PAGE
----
processing state between invocations and use concurrency control. Servlets can
maintain services such as database connections between requests.

Servlets are fast. Servlets handle concurrent requests on multiple threads rather
than in multiple processes and remain in memory to be reused when called.

Servlets are flexible. Platform and Web server independent, servlets can be used
with a variety of clients, not just Web browsers.

Servlets are secure. Because servlets are invoked through a web server, business
logic is not directly exposed to the client. In addition, servlets are isolated from
each other so that an error in one servlet cannot corrupt any other servlet.

Servlets are open. Servlets can be used with a variety of client-side and server-
side Web programming techniques and languages.

The isCOBOL Runtime Framework goes one step further with servlets by using the
concurrency capabilities of servlets to associate a user session with a COBOL thread
context. This makes sure that the same instances of COBOL programs get used each time
they are called during a particular user session. In other words, COBOL programs called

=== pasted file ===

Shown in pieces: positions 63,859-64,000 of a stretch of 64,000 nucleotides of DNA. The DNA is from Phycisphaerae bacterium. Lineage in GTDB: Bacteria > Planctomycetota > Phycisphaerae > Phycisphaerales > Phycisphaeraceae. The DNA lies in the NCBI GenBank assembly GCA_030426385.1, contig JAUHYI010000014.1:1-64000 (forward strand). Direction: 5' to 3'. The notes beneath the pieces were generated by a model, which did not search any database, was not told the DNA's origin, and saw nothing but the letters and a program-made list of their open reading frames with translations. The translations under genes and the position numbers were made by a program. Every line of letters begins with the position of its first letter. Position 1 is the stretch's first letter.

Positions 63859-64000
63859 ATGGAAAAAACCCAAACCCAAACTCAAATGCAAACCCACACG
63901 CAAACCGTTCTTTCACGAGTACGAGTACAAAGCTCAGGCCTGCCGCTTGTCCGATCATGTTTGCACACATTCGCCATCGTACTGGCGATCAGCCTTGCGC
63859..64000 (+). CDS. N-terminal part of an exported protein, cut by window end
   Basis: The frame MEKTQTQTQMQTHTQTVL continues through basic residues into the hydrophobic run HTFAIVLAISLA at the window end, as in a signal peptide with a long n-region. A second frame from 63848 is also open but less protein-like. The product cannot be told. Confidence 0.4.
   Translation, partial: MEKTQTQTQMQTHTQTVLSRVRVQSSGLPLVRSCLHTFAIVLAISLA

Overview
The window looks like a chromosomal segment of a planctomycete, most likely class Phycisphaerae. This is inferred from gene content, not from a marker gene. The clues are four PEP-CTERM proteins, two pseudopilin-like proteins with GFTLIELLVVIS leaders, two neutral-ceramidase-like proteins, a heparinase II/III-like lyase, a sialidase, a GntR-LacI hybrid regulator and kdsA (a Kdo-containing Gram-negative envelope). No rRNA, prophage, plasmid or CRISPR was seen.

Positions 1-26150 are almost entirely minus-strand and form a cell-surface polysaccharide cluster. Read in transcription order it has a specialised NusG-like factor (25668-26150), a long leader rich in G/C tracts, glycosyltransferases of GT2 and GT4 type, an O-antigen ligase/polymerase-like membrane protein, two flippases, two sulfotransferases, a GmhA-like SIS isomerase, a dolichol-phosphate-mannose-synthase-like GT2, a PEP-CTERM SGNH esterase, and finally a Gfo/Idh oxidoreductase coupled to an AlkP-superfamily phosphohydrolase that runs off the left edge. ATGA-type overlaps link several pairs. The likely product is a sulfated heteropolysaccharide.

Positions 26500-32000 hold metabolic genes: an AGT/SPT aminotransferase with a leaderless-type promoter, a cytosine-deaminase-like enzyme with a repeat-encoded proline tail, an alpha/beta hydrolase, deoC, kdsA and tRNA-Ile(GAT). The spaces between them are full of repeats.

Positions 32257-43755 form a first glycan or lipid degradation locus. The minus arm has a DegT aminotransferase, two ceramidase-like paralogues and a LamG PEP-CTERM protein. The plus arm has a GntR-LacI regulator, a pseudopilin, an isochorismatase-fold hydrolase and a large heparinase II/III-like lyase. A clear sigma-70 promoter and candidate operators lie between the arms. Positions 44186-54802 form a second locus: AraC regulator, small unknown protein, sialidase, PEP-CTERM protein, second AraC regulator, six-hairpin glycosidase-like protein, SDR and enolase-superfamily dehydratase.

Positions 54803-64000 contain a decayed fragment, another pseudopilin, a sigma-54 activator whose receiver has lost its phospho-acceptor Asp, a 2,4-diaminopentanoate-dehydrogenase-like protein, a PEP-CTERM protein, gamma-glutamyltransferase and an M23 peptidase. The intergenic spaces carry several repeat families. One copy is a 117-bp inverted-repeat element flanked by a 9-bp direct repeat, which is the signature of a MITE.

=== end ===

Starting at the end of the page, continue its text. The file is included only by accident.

during a particular user session retain their file states and working-storage data between
From 10 10 February 2011
requests from that user session. If desired, the programmer can cancel the program at any
time with the CANCEL statement.

Dish up your COBOL with Servlets

So what specifically does a COBOL programmer used to the CGI approach need to know
in order to get some hands-on experience with servlets? The process for developing
COBOL servlets can be very similar to that of developing CGI programs.
Here is a simple COBOL servlet developed with isCOBOL that takes a CGI form field,
NAME, as input and sends an HTML response with "Hello NAME" as output:

*> Sample servlet that takes a NAME field and outputs "Hello <NAME>"
class-id. Sample as "Sample" inherits HttpServlet.
configuration section.
class HttpServlet as "javax.servlet.http.HttpServlet"
class HttpServletRequest as "javax.servlet.http.HttpServletRequest"